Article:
Ruth Marshall creates hand knit animal pelts to raise awareness of animals endangered by the illegal skin trade. At the same time, she indirectly brings us to question our relationships with animals of all kinds, as can especially seen in her piece, “Rocky,” which has been modeled after her own house cat.
Marshall offers workshops, creates exhibits, writes books and engages in conservation efforts that seamlessly integrate knitting, animal rights and politics. In her workshops, she actually teaches a method of intarsia she developed herself to use for these pelt pieces.
Clicking any of the photos will take you to the artist’s blog.
“Leadbeater’s Possum #1” by Ruth Marshall
“Tasmanian Tiger #2,” by Ruth Marshall
“Ocelot Series,” by Ruth Marshall, 2010-2011
“Rocky,” Ruth Marshall, 2005
Contemporary artwork by artist Rachel Beth Egenhoefer, clicking the photo will take you to the artist’s project page.
In this piece, Egenhoefer combines a modern norm: Ethernet cables, with a traditional norm: knitting. Both forms interchangeably represent the exchange of information through time and space and the holding together of society through networks and the creation community.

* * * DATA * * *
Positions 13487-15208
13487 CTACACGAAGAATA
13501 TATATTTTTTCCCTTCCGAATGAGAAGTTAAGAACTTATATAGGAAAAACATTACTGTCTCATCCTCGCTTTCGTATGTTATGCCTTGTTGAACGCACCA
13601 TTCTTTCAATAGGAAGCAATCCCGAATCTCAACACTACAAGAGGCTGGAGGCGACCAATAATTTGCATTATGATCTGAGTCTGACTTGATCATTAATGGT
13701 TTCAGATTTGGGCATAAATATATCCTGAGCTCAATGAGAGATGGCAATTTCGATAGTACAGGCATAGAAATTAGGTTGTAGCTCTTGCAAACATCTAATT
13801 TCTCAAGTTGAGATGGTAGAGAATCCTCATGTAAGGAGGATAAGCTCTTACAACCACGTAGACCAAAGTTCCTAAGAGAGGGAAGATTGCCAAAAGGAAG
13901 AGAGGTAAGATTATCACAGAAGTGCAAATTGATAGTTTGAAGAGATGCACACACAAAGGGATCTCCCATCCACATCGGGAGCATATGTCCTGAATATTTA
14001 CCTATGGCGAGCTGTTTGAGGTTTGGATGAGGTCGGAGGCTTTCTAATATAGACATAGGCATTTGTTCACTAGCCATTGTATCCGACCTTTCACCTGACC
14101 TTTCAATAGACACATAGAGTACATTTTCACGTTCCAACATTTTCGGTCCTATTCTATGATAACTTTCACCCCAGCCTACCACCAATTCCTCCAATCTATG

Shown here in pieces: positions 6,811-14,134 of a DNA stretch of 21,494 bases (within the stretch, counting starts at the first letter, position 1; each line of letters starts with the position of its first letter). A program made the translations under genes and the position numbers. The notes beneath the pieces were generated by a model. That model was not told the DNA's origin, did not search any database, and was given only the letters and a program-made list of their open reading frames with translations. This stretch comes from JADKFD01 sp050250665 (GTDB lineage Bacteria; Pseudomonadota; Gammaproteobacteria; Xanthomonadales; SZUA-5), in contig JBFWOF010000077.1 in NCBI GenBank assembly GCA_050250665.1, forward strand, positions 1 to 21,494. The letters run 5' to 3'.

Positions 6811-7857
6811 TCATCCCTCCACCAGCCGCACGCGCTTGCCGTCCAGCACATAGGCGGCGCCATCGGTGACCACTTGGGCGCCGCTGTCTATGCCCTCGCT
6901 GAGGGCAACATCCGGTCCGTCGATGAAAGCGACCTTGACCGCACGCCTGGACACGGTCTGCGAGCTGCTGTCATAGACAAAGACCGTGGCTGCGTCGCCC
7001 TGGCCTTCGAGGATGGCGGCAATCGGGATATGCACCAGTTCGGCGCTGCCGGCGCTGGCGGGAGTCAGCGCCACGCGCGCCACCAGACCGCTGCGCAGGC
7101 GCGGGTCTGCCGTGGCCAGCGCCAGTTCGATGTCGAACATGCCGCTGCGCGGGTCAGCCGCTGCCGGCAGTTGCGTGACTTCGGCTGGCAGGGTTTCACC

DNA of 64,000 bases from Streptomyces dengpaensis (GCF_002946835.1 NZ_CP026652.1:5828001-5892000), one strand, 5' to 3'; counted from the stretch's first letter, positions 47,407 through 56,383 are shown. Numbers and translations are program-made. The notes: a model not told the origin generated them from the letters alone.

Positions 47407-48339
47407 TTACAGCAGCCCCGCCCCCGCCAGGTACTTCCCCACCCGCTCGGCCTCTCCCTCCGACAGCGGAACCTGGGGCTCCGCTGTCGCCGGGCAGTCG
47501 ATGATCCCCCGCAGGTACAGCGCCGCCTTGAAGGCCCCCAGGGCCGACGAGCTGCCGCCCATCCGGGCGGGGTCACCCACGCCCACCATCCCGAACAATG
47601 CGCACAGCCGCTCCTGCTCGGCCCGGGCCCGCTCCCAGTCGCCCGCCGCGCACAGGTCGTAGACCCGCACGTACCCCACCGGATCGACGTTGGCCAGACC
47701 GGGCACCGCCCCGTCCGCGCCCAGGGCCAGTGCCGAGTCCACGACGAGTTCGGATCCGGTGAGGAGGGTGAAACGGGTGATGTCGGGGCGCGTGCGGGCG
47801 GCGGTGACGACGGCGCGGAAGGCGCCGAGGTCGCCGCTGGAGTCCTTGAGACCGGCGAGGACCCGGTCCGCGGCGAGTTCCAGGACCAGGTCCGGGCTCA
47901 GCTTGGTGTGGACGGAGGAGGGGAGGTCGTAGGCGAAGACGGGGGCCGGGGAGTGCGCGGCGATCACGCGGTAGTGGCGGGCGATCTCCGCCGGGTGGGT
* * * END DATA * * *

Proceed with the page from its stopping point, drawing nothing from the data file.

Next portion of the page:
On a more shallow level, this would be an awesome way to organize the rats-nest I call my jumble of electronics’ cords.
Las Hermanas Iglesias, The Iglesias Sisters.
Two sister artists, Lisa and Janelle Iglesias each recreate their own bodies in a witty fiber-arts project. Working with knitted body suits made by their mother, the Iglesias Sisters embroidered their finer details – body hair, birthmarks, tattoos, etc. By recreating their bodies in this art piece, these women highlight the infinite number of customizable options that knitting allows while raising questions about self identity and what it means to cover our bodies.
Clicking on any of the photos below will take you to the artists’ website.